But the ceremony of the gâteau de rois is more complex. There must be as many slices as the number of guests around the table, plus another one of the first poor person that would come to the house. Then, the youngest member of the family, goes under the table, and the father asks: ” For whom this slice?” and the child names one person. This goes on until everybody has been served. One slice at least must remain, not to be eaten by the guests. Then, if and when one of the diners finds la fève, he or she is declared King or Queen and must choose his or her counterpart, put the crown of golden cardboard on his or her head, and drink. The aclamation is the shout: “Le roi (la reine) boit!” (The King – the Queen – drinks!). Then, the other guests may toast the King and the Queen and drink as well.

When I was a child, we managed to cram Epiphany in all the festivities we celebrated in the country. As we were visiting again Great-Grand-Mother and Aunt Sweet, Great-Uncle Mark and his wife, Great-Aunt Eliza, their children and grand-children, Great-Uncle Albert and Great-Aunt Amelia, Great-Aunt Afra (an Italian young girl that Great-Uncle Philip had married because of her beauty) who was a widow but with children and grand-children, Great-Uncle François and Great-Aunt Ida and their children and grand-children, ad lib…, we were were satiated with gâteaux de rois wherever we went! There might easily be three in an afternoon sometimes. Plus the ones we would take to some older and further reatives who were staying in homes! There was an indigestion (figuratively speaking) of this cake, and the evenings were full of decoctions and infusions of verbena, mint, lime or chamomile.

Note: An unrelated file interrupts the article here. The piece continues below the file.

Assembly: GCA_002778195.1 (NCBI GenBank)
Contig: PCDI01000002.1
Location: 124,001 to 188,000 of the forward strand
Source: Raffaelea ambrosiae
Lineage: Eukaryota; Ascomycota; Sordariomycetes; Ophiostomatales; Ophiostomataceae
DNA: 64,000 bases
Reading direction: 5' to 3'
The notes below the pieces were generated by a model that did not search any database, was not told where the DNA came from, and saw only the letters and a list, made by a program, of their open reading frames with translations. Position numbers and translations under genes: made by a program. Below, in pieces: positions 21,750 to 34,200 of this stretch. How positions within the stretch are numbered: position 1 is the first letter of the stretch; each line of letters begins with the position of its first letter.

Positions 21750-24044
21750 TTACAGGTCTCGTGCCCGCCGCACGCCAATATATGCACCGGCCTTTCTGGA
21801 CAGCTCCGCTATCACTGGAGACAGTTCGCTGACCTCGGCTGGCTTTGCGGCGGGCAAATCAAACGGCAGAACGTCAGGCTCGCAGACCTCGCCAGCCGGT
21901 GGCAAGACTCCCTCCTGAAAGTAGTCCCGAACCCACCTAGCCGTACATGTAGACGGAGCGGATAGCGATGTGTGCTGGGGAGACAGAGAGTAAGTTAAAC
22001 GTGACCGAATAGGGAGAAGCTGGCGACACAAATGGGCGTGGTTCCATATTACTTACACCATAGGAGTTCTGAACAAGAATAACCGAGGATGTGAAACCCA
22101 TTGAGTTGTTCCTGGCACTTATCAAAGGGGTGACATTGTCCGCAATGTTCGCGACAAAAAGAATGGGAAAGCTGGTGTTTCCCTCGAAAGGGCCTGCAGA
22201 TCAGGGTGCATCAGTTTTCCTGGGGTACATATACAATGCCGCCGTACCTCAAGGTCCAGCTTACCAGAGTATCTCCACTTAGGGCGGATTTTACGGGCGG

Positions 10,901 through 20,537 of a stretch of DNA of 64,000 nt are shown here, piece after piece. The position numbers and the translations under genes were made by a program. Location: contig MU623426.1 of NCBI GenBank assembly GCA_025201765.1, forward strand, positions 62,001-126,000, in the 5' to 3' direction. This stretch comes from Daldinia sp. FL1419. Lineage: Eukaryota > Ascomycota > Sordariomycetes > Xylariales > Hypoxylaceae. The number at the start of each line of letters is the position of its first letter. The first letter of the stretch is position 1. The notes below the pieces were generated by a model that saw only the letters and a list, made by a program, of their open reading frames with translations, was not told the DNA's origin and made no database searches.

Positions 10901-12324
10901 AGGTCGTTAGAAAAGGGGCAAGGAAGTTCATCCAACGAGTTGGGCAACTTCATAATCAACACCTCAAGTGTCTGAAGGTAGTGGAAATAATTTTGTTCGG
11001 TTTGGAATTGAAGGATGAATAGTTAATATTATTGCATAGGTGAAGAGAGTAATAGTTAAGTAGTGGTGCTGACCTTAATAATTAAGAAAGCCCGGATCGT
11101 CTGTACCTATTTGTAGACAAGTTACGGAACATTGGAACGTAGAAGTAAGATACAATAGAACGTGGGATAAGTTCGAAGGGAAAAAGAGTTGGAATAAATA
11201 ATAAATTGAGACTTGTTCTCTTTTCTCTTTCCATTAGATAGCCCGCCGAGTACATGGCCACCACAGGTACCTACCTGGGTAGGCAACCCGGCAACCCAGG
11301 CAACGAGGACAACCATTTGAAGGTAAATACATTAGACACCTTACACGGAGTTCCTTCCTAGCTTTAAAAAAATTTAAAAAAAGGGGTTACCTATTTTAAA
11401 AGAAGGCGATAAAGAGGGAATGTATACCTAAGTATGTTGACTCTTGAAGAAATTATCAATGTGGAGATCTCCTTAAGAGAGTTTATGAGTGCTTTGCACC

Of course, what a fellow reader in one of my online reading groups calls the yearly “tinsellectomy” cannot happen as it does in Anglo-Saxon countries, the day after New Year’s Day. The Kings/Magi are due to arrive at the stable, in the Nativity scene, on the Epiphany Day or Sunday named by the Church. For instance, the Kings/Magi statuettes were put before the Child last Sunday in church, with the camels at the back of the scene, and on Wednesday at home (on the 6th of January), and are to stay until the Baptism of Christ (this Sunday in Church). They will linger a little at home and the whole scene will be packed until the end of this year; on Thursday when Marlèn comes to help me clean the house.